“We want to play fierce and aggressive and tough, but also want to play clean and we want to play within the rules,” Mendenhall said.
So far, so good.
– Coach Mendenhall, as you might imagine, was very complimentary of the onside kick play his team recovered to keep hope alive against the Wolfpack. He said it was good to see A.J. Mejia be the one who delivered the kick. It was good for him to celebrate with Mejia, who lost his starting placekicker position because of his struggles on field goals this season.
– Mendenhall on the first two days of the bye week: “Pretty much a normal week, to this point in the week. Monday was a typical Monday for us – up early and a lot of work to do. On a typical Monday we are putting the previous game to bed, meaning that we do all of our analysis, give the players the feedback, make sure they can see their grades and what they have to do to improve. That goes all the way through a special teams meeting, which is in the evening. So, Monday was really a normal Monday. Today’s practice was just a basic Tuesday practice other than tailored specifically to some of the needs that we’ve seen and the health of our team. That will happen through this week as we address where we think we need to improve as well as recover.”
– Sophomore safety Joey Blount was the special guest. We learned he had the nickname of “Baby Quin” as a true freshman last year. It was in reference to Quin Blanding, as Blount was sort of the former UVA All-American’s understudy. The two roomed together on all road trips in 2017. Blount called himself Blanding’s “right-hand man” and says Blanding seeks him out whenever he returns to Grounds to go over film. Blount says he can rely on Blanding to be a “foundational rock” in his life.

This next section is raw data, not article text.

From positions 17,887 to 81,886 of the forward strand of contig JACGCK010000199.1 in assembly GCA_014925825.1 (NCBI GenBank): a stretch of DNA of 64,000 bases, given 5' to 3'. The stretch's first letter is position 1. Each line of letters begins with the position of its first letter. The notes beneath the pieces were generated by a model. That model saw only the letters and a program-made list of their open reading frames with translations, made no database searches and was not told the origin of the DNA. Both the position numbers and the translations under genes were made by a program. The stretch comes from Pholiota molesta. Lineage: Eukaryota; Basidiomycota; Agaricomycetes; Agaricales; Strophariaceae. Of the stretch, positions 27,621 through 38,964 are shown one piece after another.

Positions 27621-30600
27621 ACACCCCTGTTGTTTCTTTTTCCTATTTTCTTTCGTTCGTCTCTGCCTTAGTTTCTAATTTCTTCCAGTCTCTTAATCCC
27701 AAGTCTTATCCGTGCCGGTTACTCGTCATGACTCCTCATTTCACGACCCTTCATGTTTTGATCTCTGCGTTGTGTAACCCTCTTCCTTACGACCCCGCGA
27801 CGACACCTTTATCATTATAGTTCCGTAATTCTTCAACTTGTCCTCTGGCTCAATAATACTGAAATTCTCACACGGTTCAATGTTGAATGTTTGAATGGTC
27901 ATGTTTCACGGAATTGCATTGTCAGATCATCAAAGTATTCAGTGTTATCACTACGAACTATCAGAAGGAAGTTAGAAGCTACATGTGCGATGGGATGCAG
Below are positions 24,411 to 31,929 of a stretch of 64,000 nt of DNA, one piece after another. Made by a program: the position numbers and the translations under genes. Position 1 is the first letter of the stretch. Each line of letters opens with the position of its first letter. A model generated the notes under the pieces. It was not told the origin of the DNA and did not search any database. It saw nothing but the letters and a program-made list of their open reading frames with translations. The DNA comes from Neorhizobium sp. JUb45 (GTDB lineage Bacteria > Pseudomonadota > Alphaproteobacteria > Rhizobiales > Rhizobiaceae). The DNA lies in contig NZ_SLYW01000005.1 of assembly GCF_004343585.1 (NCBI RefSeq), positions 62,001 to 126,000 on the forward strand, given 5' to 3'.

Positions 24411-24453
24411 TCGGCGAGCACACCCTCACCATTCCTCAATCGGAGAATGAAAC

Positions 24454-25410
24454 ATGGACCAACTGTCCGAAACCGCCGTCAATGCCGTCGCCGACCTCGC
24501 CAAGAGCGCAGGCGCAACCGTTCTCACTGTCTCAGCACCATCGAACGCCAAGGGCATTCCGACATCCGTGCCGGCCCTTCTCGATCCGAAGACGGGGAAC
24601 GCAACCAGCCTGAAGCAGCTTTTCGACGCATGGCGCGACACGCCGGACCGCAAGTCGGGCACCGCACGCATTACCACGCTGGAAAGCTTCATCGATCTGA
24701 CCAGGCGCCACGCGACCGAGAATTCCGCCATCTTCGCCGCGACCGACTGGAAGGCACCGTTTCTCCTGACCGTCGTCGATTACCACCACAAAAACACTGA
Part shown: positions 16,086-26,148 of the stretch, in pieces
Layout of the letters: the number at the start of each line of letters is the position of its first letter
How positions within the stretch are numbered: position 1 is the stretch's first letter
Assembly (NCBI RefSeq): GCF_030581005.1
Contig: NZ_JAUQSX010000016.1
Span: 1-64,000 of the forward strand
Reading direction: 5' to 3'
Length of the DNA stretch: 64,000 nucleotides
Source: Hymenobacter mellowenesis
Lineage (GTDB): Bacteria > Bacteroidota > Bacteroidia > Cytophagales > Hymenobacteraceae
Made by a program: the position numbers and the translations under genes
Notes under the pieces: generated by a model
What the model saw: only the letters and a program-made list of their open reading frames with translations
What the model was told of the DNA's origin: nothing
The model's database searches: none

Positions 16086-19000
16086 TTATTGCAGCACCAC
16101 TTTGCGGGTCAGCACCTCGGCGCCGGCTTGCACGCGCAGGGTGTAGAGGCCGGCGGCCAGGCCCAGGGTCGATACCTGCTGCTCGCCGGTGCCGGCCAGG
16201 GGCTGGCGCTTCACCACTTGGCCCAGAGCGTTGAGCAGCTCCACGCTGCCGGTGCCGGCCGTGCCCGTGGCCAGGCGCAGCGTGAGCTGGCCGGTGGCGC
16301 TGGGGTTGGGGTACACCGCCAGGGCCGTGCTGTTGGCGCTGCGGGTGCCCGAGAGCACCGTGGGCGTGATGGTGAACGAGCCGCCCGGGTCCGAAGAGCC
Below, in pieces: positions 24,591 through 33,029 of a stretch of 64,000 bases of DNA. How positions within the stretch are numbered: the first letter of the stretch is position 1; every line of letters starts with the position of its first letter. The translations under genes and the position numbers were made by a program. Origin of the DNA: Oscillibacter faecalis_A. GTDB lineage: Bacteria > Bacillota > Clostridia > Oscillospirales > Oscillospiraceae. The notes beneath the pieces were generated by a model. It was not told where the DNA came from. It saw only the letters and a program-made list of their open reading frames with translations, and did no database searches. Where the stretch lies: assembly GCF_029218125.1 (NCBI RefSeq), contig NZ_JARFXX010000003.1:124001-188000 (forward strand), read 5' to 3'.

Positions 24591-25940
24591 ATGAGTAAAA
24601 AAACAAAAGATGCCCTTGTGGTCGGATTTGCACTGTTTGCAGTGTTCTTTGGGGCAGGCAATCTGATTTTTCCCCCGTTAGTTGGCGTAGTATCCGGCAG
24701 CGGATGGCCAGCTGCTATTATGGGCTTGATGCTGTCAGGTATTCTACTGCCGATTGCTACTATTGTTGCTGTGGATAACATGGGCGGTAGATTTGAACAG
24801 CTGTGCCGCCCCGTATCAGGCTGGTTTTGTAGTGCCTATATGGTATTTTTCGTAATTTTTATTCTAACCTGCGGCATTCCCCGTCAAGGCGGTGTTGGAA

Virginia-Miami Set For 7 P.M.
In case you missed it, kickoff for Virginia football’s October 13 home contest versus the Miami Hurricanes is 7 p.m. EST. The game, which takes place during UVA’s Homecomings weekend, will be televised by either ESPN2 or ESPNU.
This will be Virginia’s sixth evening kickoff of the Mendenhall era. The Hoos have won two – Richmond at home this season and at Boise State last year – and lost three, including Oregon (road) in 2016, Virginia Tech (home) in 2017 and Indiana (road) this year.
We’re just five weeks into the 2018 season, but that hasn’t stopped some from making postseason bowl projections. Virginia’s (3-2, 1-1) postseason fate will be determined with the results of the next seven games. As of now, ESPN, USA Today and Sports Illustrated are projected the Hoos to be bowl-bound for the second straight season.
-ESPN (Click here for the full projections)
Kyle Bonagura – Walk-On’s Independence Bowl, Army vs. Virginia
Mitch Sherman – Virginia vs. Florida International
-USA Today (Click here for the full projections)
Virginia vs. Akron in the Independence Bowl
-Sports Illustrated (Click here for the full projections)
Virginia vs. Ohio in the Quick Lane Bowl